In 1972, during a renaissance of rock's oldies, Quick rereleased "Come Go with Me" in New York City on the Scepter label. The following year, George Lucas's pop classic film American Graffiti featured the song as an example of classic doo wop. In 1980, Johnson built a new Dell-Vikings sound featuring John Byas, Lee, Lerchey, and Wright and, in 1985, produced a new hit, "Share the Night." Another film, Rob Reiner's Stand by Me, released in 1986, featured Del Viking sounds.

After Quick's death in 1985 and Johnson's demise five years later, the surviving smooth doo wop sound derived from Norman Wright, who performed in a quartet with his sons Norman "Skip" Wright Jr. on guitar, Anthony "Beaver" Wright on bass, and Mike Machado on drums. A friend of the Wright brothers, Machado had played in a band with them before joining the group, mixing with other pros, and learning from what he described on Destination Doo-Wop as Norman Wright's "whole sense of professionalism." Skip Wright earned and maintained a music high around age ten, when he talked up the Del Vikings at school and helped promote doo wop among younger listeners and moviegoers. The group thrilled audiences with a performance of "Come Go with Me" at the 1996 Summer Olympic Games in Atlanta, Georgia.

The current Del Viking hybrid keeps a string of bookings in the United States, Europe, and Asia, in part because of their high-energy performances of song and dance. Another source of demand comes from nostalgia movies and reruns of television programs like Happy Days. Skip's brother, Anthony, who is two years his junior, credits the Public Broadcasting System (PBS) Doo-Wop 50 television special in December of 1999 with reviving interest in the Del Vikings and boosting a new millennium's renaissance.

by Mary Ellen Snodgrass

The Del Vikings's Career

Group formed, c. 1955; recording of "Come Go with Me" evolved the doo wop sound, 1956; split into Del Vikings and Dell-Vikings, 1957; had three hit singles on the charts simultaneously, 1957; "Come Go with Me" rereleased by Scepter, 1972; "Come Go with Me" featured in film American Graffiti, 1973; the new Dell-Vikings produced "Share the Night," 1985; music featured in film Stand by Me, 1986; music played at Summer Olympic Games, 1996; performed in Public Broadcasting System (PBS) television special Doo-Wop 50, 1999.

Famous Works

Recent Updates

January 29, 2005: Group member David Lerchey died on January 29, 2005, in Hallandale, Florida, of cancer. He was 67. Source: Entertainment Weekly, February 11, 2005, p. 19.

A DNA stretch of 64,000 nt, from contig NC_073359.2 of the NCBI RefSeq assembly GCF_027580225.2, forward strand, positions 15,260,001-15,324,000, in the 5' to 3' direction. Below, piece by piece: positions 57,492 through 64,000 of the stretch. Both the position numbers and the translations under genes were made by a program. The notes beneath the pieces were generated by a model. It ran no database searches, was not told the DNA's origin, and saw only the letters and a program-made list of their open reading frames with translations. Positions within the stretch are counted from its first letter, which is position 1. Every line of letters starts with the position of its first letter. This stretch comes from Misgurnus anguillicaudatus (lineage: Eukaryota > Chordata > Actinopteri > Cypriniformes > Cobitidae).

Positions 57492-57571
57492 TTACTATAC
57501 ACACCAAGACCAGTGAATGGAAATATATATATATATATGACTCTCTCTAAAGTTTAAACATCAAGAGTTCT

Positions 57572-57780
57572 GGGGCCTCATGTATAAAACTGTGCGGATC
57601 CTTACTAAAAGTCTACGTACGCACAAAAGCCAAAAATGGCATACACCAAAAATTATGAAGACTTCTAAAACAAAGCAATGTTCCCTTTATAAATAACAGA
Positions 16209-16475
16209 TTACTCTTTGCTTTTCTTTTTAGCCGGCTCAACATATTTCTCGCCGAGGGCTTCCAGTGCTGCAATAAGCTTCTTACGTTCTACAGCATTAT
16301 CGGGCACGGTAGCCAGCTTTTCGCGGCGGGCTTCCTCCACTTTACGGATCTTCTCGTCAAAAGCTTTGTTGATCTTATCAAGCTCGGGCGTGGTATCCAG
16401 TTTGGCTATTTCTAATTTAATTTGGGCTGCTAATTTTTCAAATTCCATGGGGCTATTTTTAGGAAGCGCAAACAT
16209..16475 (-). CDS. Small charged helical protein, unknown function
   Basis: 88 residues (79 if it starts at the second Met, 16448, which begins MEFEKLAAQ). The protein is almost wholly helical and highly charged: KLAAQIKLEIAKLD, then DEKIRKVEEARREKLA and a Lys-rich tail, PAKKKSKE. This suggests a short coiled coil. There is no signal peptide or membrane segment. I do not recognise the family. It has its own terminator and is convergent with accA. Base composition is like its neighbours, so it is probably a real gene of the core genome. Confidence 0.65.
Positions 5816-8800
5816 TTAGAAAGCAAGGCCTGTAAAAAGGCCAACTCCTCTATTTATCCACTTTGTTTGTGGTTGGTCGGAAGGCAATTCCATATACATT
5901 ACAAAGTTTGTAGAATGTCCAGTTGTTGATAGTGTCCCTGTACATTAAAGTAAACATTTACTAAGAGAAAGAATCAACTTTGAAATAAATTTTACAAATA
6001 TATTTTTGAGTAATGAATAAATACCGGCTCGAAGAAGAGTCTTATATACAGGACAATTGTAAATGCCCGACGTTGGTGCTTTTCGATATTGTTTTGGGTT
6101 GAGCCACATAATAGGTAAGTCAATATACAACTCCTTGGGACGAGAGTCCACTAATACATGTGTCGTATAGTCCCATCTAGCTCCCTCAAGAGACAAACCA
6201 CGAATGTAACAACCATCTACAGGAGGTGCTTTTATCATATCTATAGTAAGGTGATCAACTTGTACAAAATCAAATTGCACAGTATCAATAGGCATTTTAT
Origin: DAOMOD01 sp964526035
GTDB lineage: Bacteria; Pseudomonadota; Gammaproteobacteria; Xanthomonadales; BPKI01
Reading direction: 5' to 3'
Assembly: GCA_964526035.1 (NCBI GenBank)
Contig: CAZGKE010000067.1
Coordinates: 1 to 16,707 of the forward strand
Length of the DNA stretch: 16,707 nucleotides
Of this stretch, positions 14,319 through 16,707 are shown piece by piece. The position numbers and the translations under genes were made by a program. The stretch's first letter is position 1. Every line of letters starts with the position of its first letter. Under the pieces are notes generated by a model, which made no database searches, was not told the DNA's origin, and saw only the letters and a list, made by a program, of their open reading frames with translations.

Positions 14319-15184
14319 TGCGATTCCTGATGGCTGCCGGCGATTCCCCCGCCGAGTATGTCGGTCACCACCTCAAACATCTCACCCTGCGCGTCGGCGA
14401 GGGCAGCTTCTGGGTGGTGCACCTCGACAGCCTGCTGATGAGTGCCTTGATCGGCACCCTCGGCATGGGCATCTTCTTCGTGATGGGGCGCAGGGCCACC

Further Reading

Sources

BooksPeriodicalsOnline

The Del Vikings Lyrics

Feel free to share The Del Vikings lyrics. Just click on "Add a comment…" below and paste the song name and the lyrics. However, please do not post The Del Vikings lyrics unless you have received permission from the copyright owner. Make sure to include the name of the The Del Vikings album along with the lyrics.

Visitor Comments Add a comment…

over 5 years ago

I am the wife of "Sweet Lou" Velez, of Clarence Quicks Del-Vikings. Lou came into the group in 1975, Clarence placed him in charge in "1980" Clarence passed away in May of "1983", before he passed he requested Lou continue the group in "1987" Louis "Sweet Lou" Velez INCORPORATED the DEL_VIKINGS, Productions Inc,. The Corporation members along with "Sweet Lou" were Arthur "Kookie" Martinez, Frank Ayers Lloyd "Butch" Phillips,Henry "Dickie" Harmon. "Sweet Lou" passed away in May of 2008, Arthur "Kookie" Martinez, & Les Levine still perform under the name. Shelly Wengrovsky, Lewis McMillan, Robert Walker, were brought in to replace, Louis "Sweet Lou" Velez & Sir Reginald "Reggie" Walker, who was formerly of the Del-Roys. Add by: Anna Velez / President, DEL-VIKINGS, Productions Inc.

about 7 years ago

i'm sorry to report this but Norman Wright lead singer of the Del vikings has passed away, 10-31 10. rip!

about 7 years ago

I regret to inform you that Norman A Wright, the orignal lead singer of The Del Vikings passed away on April 23, 2010 in Morristown, New Jersey. He was my father in-law.

about 7 years ago

No one seems to remember Clarence Quicks Del-Vikings or just don`t want to know. I Arthur (kookie) Martinez along with Lou (Sweet Lou) Velez joined Clarence Quick, William Blakely and Herbert Mc Queen in 1975 and I am still performing today. We recorded a new CD in 1990 called Rock `n` Roll Remembered. Norman and his Sons know who we are. Feel free to e-mail me if you would like to know more. Kookie

over 7 years ago

I love the delvikings on doo wop sorry to hear tat one of the member has died they were a very good group and i liked thie song Come and go with me RIP DAVIS LERCHEY.

over 7 years ago

My name is Mike Fenton. I live in England, have owned many of the Del-Vikings records for years. I write a column and do interviews with 50s legends for Now Dig This magazine. I am a musician by profession and at one time I taught school in Norman Wright's hometown, Philadelphia. I am going to be in the USA very soon and would love to meet up with Norman Wright and interview him about his days with the DEl Vikings. I am hoping leaving this message will assist me in locating Norman. Can anyone help - a phone number would be great !

about 8 years ago

Hi Fans this Tony Wright Normans youngest son and Bass player and Vocals of the Del Vikings.No Dad is alive and well .He has retired from the road and says hello to all his fans.Look out for my brother and i new line up of the Del Vikings yes Mike is still with us.So we are going to keep the good name of the Del Vikings going Strong for our fans Thanks.The Del VikingPS hi Joe we love You.

over 8 years ago

Has Norman passed away and what ever happened to Gus?

almost 9 years ago

When was Fred Wynn with the Del Vikings?

about 9 years ago

I AM JOE LOPES. I TOOK THE PLACE OF GUS BACKUS, NOT DAVE LERCHEY. GUS WAS TRANSFERRED TO GERMANY LEAVING AN OPENNING IN THE VOCAL GROUP. SINCE I KNEW ALL THE SONGS, CLARENCE QUICK, THE LEADER, PUT ME INTO THE GROUP AND I NO LONGER PLAYED THE GUITAR WITH THEM. I WAS ON GUITAR ON "COME GO WITH ME" AND "WHISPERONG BELLS"